Representative Nita Lowey, who heads the House appropriations subcommittee on foreign aid, acted after a Wall Street Journal report said more than $3 billion in cash had been flown out of Kabul airport in the past three years, and that U.S. investigators think some of the money being flown out to safe havens is diverted U.S. aid.
She vowed not to spend "one more dime" on aid to Afghanistan until she can be sure it is not being abused. Lowey said in her statement she would only leave "lifesaving humanitarian aid" in the bill, which her committee will consider on Wednesday.
Her statement comes amid increasing doubts among U.S. lawmakers about President Obama's six-month-old troop buildup strategy against a resurgent Taliban.
And CNN raised $1.8 million in a telethon Monday night on "Larry King Live," with Robert Redford, Cameron Diaz, Justin Bieber, Sting and other celebrities urging donations to help families and wildlife affected by the spill.
However, a similar event this year for earthquake relief in Haiti raised $10 million.
This month, the Chronicle of Philanthropy reported that more than $4 million had been raised since the deadly tanker explosion in April and resulting oil leak, a fraction of the more than $6 billion donated to the Gulf of Mexico region in the year after Hurricane Katrina hit in 2005.
For many, the idea of shelling out for a manmade disaster is tough to swallow; some say BP should cover the damage.
"It's a challenge in terms of fundraising," said LaTosha Brown, director of the Gulf Coast Fund for Community Renewal and Ecological Health, adding that there has been debate in philanthropic circles about whether a disaster blamed on a corporation should be the focus of private donors.
The looming Gulf of Mexico oil spill has forced many local fishermen out of their trade. Areas ravaged by the floods and winds of Hurricane Katrina five years ago are again in survival mode, this time against a silent, slow-moving threat.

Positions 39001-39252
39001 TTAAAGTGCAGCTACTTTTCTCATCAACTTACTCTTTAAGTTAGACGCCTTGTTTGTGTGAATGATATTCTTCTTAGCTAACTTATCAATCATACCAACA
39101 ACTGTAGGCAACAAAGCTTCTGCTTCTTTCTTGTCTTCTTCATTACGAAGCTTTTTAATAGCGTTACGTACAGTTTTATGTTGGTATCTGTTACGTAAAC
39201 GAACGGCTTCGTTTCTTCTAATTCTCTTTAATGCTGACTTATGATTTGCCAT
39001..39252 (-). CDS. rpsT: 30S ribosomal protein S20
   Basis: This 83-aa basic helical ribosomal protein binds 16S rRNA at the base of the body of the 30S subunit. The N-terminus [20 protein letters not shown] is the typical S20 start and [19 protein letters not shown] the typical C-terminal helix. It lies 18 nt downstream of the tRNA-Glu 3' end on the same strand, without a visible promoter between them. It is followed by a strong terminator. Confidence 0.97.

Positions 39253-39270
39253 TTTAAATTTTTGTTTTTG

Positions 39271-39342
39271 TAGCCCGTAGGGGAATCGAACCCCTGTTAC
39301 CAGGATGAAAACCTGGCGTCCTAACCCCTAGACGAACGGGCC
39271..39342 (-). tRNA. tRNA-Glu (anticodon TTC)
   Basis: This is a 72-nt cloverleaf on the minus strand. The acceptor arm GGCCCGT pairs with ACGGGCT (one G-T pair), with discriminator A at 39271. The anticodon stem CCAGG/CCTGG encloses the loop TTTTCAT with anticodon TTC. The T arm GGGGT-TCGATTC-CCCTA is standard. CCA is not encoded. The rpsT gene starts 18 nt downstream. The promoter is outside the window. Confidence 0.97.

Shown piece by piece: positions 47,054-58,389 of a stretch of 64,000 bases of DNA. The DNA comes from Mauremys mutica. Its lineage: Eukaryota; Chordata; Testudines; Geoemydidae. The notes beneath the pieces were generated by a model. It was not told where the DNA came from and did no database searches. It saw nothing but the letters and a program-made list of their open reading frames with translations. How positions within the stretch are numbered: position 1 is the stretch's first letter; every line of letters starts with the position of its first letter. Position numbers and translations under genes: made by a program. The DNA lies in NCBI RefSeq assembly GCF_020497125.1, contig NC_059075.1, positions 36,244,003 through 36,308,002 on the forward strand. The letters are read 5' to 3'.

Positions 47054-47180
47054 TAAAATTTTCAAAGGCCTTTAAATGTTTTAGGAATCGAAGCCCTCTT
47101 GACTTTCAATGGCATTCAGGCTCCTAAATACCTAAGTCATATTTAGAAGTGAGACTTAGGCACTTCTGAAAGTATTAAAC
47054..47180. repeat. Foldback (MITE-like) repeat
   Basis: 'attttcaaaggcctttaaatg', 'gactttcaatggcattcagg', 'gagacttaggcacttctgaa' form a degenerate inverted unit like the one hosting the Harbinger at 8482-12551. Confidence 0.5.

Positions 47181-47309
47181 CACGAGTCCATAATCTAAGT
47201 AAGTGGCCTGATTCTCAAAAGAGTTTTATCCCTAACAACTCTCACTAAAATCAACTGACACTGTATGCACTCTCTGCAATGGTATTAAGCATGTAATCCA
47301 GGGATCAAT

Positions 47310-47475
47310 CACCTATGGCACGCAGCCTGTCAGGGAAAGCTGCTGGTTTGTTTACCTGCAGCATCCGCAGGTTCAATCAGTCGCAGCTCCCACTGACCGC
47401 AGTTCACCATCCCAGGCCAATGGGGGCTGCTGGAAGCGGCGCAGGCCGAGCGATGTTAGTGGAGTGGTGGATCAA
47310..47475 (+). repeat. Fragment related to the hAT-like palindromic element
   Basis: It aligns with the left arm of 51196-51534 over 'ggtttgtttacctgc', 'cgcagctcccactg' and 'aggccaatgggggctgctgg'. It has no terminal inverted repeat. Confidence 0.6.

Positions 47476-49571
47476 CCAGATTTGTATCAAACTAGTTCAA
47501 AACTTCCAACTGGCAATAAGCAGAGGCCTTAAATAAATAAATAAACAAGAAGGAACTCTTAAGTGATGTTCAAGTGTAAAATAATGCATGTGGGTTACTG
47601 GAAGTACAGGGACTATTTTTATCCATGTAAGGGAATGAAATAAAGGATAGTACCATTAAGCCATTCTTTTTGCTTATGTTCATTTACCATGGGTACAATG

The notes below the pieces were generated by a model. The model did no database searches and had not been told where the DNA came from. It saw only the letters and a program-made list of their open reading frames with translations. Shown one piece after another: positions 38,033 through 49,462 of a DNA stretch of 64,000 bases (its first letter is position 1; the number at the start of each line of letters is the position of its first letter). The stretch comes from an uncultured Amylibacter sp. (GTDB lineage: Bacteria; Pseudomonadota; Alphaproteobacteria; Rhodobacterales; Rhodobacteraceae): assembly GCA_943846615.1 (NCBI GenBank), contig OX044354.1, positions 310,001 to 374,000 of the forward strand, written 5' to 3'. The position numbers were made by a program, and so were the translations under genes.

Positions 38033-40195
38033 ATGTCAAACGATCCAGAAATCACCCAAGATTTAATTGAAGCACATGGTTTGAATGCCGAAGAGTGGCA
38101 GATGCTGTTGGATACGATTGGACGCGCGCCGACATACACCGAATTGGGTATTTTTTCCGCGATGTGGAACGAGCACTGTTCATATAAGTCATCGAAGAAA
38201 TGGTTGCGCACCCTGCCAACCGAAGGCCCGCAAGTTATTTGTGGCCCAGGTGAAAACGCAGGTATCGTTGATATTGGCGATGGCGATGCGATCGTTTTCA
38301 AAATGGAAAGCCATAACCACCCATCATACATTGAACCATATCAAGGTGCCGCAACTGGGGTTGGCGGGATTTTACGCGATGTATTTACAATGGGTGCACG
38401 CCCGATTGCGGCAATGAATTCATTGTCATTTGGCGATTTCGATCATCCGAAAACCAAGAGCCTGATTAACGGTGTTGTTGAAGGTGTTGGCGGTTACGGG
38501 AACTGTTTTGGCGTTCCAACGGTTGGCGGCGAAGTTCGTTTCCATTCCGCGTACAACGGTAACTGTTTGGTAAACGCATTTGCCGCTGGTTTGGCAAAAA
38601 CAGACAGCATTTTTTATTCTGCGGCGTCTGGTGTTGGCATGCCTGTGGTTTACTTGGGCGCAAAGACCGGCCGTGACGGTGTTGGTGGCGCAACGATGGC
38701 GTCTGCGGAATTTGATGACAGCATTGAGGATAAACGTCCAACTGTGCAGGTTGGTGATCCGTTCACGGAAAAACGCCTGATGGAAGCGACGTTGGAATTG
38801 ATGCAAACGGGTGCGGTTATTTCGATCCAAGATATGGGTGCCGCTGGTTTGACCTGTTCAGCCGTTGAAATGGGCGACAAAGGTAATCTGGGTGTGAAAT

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Unlike post-Katrina, when the federal government stepped in with billions of dollars in recovery funds, responsibility for the oil crisis is left largely to BP, says Rep. Charlie Melancon, D-La., whose district includes Louisiana's southeastern coast. "It's terribly frustrating," he says. "You see these people who are so resilient, so strong-willed, so hard-working get knocked down and get back up. Now there's less ability to fix everything. It's not in their control at all."
Technical disasters, such as oil spills, tend to be more stressful on people than natural disasters, such as hurricanes and tornadoes, says Steve Picou, an environmental sociologist at the University of South Alabama who has studied disasters.
Fishing villages affected by the Exxon Valdez spill in Alaska in 1989, for example, showed high stress levels 14 years after the spill, Picou says.
The Wall Street Journal reports that, faced with continued economic uncertainty, Americans cut back on their charitable giving again last year.
For the second year in a row, philanthropy has seen the deepest decline ever recorded by the Giving USA Foundation, which has tracked annual giving since 1956. Giving, in current dollars, has gone up every year the organization has measured it except 1987 and the past two years.
This is the first recorded decline in donations to charities since 1969.
Nancy Raybin, chair of the Giving Institute, the consulting arm of the Giving USA Foundation, said she expected giving to continue to decline or to be flat for the next couple of years, but that contributions are likely to rebound as they did after the Great Depression.
Whatever their wealth, people need to feel it is secure, and until they regain confidence in the economy, giving is likely to stay down, said Claire Costello, national foundation executive for Bank of America Merrill Lynch Philanthropic Management.